Pool B looks to be the most challenging, with the winner of that group likely to go ahead and win it all, unless they’re too knackered from playing in such tough qualifying games.

    Indian batsman Virat Kohli celebrates after India won the ICC World Twenty20 cricket tournament second semi-final match against South Africa at The Sher-e-Bangla National Cricket Stadium in Dhaka on April 4, 2014.†India plays Sri Lanka in the final. AFP PHOTO/ PUNIT PARANJPE


    South Africa are currently the highest-ranked ODI team and are better placed than almost any to go all the way to the final and choke.

    India could beat South Africa and Pakistan could beat a team of specially programmed robot ninja cricketers on their day, but I don’t think that is going to happen. Particularly the robot ninja thing.

    Australia are the highest ranked team in Pool A, though New Zealand have an enviably balanced team of big hitters, fast bowlers, tricky bowlers, crafty bowlers and nurdlers. The nurdlers sure must feel stupid next to the crafty bowlers.

    England have pieced together a team that has recently bested the Irish ODI side, so may be a little surprised to come up against full time professionals, rather than plumbers. I expect them to be cordial hosts.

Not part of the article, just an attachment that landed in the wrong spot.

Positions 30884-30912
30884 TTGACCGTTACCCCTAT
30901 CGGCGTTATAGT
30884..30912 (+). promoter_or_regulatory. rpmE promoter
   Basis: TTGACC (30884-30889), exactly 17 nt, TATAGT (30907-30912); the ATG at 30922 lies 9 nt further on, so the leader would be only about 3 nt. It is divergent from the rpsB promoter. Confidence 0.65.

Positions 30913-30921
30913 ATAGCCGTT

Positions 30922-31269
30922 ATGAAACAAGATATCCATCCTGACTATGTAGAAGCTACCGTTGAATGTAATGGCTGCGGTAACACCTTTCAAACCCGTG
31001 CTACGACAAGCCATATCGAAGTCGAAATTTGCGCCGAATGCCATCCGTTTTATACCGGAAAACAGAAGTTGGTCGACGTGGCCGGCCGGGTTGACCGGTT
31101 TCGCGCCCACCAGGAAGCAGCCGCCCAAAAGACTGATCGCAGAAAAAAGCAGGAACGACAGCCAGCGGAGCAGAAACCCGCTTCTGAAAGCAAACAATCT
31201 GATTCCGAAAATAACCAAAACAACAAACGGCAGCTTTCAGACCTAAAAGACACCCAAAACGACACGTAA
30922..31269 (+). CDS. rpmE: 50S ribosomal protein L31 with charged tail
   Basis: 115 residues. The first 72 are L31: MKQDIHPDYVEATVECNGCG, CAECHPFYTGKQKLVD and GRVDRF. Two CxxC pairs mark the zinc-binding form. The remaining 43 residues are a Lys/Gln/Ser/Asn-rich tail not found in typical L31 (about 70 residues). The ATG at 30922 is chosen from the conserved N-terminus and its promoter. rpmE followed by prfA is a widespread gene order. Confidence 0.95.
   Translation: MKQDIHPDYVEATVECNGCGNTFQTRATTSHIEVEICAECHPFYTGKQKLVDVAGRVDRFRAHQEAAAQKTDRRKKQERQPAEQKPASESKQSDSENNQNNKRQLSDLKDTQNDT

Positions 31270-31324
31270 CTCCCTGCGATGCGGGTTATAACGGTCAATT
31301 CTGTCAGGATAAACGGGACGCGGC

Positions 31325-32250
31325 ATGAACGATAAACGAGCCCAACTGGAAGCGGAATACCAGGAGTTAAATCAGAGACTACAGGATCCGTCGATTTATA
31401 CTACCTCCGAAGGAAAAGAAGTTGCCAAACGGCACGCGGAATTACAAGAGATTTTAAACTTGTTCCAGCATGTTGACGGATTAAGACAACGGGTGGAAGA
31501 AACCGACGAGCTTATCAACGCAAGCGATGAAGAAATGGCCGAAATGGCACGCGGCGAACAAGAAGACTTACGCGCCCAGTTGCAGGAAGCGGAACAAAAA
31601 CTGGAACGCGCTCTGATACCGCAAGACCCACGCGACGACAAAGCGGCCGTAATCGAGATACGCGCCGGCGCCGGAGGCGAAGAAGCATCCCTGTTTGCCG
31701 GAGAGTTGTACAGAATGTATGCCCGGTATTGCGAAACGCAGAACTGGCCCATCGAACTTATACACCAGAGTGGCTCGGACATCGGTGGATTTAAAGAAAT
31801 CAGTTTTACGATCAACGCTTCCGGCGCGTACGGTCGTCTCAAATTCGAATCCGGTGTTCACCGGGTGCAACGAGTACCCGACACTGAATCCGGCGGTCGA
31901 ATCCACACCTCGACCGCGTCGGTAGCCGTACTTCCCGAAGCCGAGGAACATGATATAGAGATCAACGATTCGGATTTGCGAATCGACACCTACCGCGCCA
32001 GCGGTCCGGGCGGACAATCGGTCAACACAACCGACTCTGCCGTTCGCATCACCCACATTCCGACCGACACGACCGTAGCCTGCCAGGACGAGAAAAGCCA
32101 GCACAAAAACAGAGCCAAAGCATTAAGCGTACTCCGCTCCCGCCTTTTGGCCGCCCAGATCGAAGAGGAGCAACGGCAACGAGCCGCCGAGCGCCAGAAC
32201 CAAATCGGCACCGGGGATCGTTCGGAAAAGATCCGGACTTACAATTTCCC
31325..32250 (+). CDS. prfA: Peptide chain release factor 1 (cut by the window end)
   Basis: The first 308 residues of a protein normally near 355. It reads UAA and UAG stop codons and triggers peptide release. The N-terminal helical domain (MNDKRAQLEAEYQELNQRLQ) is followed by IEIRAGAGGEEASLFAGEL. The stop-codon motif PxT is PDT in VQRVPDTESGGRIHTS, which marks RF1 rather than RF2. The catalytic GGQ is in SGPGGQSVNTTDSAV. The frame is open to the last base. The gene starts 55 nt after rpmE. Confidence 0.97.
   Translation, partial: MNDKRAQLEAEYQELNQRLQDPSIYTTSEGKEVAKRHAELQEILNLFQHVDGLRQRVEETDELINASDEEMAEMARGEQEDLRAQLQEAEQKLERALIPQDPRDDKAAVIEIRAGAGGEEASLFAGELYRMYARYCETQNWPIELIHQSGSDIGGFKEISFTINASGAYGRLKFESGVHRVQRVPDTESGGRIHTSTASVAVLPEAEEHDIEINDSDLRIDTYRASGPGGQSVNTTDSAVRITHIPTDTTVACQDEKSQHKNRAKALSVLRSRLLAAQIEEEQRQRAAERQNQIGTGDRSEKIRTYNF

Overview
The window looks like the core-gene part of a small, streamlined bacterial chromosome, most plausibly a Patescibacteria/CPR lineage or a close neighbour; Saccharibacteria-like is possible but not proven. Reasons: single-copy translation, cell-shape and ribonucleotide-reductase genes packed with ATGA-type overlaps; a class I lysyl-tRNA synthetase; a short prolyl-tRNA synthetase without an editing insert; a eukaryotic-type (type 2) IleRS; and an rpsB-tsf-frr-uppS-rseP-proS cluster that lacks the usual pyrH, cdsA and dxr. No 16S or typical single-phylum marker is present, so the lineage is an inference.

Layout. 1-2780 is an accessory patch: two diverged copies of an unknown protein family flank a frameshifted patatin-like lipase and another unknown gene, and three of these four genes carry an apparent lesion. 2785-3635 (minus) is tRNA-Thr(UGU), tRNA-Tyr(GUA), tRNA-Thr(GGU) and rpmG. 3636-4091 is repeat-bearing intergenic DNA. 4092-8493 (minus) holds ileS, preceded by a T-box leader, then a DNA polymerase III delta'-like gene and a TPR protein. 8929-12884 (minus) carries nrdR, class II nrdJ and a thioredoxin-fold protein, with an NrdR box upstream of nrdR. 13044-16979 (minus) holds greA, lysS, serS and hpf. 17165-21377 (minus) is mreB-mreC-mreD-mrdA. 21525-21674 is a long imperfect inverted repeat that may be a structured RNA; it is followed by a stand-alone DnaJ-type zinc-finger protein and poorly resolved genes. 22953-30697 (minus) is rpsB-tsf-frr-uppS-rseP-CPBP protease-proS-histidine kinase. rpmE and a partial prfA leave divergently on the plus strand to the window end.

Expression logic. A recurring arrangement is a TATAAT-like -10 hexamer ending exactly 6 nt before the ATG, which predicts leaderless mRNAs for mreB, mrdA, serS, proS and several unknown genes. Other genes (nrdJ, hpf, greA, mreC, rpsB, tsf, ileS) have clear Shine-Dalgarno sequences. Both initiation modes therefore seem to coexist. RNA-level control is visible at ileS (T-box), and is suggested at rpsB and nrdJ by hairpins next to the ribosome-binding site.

Getting hassled by a parent or partner about spending too much time playing video games? Now, you can tell them the story of how some ordinary gamers scored $225k for just seven weeks of work.

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    The Crowd Says (6)

    • May 9th 2017 @ 10:45am
      Ouch said | May 9th 2017 @ 10:45am | ! Report

      Wasn’t aware we’d won it twice.

    • May 10th 2017 @ 1:49pm
      nickbrisbane said | May 10th 2017 @ 1:49pm | ! Report

      The West Indies are not in your two pools

      • Roar Pro

        May 10th 2017 @ 3:15pm
        Andrew Young said | May 10th 2017 @ 3:15pm | ! Report

        Because Bangladesh have replaced them this year.

    • May 11th 2017 @ 11:23am
      Timmuh said | May 11th 2017 @ 11:23am | ! Report

      Champions Trophy story, photo is World Cup. I think that says everything about this tournament.
      It started as a tournament to raise money for Associates, then became marketed as mini-world-cup, and all along results have been about as relevant as a random nobody making a comment on The Roar.

    • Roar Pro

      May 11th 2017 @ 11:38am
      Andre Leslie said | May 11th 2017 @ 11:38am | ! Report

      A good laugh…. had me grinning many times. I also struggle to understand the relevance of the Champions Trophy, and wish that the money used for this tournament could be used to run an enlarged T20 World Cup. It seems such an obvious way to grow the sport.

      My favourite sentence:

      “It used to be held every two years, then it was every three years, now its every four years, because reasons.”

      • Roar Rookie

        May 11th 2017 @ 6:25pm
        TheRev said | May 11th 2017 @ 6:25pm | ! Report

        Thanks Andre.

        I really hope that Cricket Administrators get their collective act together and put some structure around the sport, making each game relevant and an event. Things like the Champions Trophy give the whole sport a sense of amateurism and tar the whole sport with the greedy brush.